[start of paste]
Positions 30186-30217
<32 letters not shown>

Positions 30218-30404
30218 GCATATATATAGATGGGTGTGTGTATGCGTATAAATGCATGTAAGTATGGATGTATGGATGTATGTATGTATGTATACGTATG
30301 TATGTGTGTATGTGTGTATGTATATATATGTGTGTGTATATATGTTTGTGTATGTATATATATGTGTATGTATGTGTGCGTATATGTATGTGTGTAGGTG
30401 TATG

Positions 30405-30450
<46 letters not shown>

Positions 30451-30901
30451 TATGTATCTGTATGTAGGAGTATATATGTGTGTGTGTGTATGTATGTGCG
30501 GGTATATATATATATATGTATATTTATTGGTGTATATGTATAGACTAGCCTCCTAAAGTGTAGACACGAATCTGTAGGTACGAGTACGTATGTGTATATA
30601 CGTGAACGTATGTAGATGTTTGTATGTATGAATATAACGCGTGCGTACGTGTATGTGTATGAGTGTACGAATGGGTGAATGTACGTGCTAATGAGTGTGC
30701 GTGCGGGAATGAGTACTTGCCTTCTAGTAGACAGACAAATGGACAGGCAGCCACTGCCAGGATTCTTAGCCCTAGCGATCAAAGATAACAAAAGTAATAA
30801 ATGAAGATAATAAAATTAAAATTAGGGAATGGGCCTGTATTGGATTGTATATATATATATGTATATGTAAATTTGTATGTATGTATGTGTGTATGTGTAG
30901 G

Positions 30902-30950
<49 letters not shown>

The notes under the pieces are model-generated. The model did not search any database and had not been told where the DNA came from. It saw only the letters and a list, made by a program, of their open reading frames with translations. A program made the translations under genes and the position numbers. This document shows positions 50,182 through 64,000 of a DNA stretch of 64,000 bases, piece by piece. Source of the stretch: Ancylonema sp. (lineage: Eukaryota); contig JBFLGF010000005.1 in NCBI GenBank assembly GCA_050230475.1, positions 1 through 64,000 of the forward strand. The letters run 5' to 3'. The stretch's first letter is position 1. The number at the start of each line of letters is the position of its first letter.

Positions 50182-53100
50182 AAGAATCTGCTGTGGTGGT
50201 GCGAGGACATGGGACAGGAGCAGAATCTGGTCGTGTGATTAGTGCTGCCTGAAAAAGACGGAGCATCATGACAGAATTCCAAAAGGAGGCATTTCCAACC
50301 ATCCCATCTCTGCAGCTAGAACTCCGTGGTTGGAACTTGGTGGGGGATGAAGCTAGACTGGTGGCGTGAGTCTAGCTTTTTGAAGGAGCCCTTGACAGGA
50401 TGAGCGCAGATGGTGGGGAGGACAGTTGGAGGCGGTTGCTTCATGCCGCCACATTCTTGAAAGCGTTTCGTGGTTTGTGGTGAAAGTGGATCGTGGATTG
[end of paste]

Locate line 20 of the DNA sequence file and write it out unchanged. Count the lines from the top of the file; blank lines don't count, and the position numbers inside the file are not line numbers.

50182 AAGAATCTGCTGTGGTGGT